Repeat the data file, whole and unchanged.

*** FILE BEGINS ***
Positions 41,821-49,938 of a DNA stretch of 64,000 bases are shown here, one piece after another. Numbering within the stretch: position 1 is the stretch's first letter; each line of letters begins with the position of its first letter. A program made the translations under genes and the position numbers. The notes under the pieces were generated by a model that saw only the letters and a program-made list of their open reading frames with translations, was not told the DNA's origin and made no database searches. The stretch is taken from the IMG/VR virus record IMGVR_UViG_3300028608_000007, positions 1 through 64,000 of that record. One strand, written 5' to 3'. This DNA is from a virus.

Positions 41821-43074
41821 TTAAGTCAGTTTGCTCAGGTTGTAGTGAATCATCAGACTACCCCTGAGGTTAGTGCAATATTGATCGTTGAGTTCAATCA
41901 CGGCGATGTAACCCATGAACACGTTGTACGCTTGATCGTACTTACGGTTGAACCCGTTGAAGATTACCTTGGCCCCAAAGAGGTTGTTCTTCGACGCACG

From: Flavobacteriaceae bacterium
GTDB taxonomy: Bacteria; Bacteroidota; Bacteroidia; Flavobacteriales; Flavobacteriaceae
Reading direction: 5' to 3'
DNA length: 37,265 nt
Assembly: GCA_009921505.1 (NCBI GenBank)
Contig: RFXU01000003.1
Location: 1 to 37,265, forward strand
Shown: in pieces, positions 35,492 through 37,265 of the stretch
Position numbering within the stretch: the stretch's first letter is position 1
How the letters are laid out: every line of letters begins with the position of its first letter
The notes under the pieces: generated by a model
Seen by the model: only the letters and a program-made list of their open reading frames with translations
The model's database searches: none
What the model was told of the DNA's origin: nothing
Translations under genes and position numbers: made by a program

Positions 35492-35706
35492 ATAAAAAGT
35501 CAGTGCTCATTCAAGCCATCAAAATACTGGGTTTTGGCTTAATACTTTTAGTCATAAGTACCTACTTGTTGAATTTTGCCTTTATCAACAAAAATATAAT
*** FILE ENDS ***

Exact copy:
Positions 41,821-49,938 of a DNA stretch of 64,000 bases are shown here, one piece after another. Numbering within the stretch: position 1 is the stretch's first letter; each line of letters begins with the position of its first letter. A program made the translations under genes and the position numbers. The notes under the pieces were generated by a model that saw only the letters and a program-made list of their open reading frames with translations, was not told the DNA's origin and made no database searches. The stretch is taken from the IMG/VR virus record IMGVR_UViG_3300028608_000007, positions 1 through 64,000 of that record. One strand, written 5' to 3'. This DNA is from a virus.

Positions 41821-43074
41821 TTAAGTCAGTTTGCTCAGGTTGTAGTGAATCATCAGACTACCCCTGAGGTTAGTGCAATATTGATCGTTGAGTTCAATCA
41901 CGGCGATGTAACCCATGAACACGTTGTACGCTTGATCGTACTTACGGTTGAACCCGTTGAAGATTACCTTGGCCCCAAAGAGGTTGTTCTTCGACGCACG

From: Flavobacteriaceae bacterium
GTDB taxonomy: Bacteria; Bacteroidota; Bacteroidia; Flavobacteriales; Flavobacteriaceae
Reading direction: 5' to 3'
DNA length: 37,265 nt
Assembly: GCA_009921505.1 (NCBI GenBank)
Contig: RFXU01000003.1
Location: 1 to 37,265, forward strand
Shown: in pieces, positions 35,492 through 37,265 of the stretch
Position numbering within the stretch: the stretch's first letter is position 1
How the letters are laid out: every line of letters begins with the position of its first letter
The notes under the pieces: generated by a model
Seen by the model: only the letters and a program-made list of their open reading frames with translations
The model's database searches: none
What the model was told of the DNA's origin: nothing
Translations under genes and position numbers: made by a program

Positions 35492-35706
35492 ATAAAAAGT
35501 CAGTGCTCATTCAAGCCATCAAAATACTGGGTTTTGGCTTAATACTTTTAGTCATAAGTACCTACTTGTTGAATTTTGCCTTTATCAACAAAAATATAAT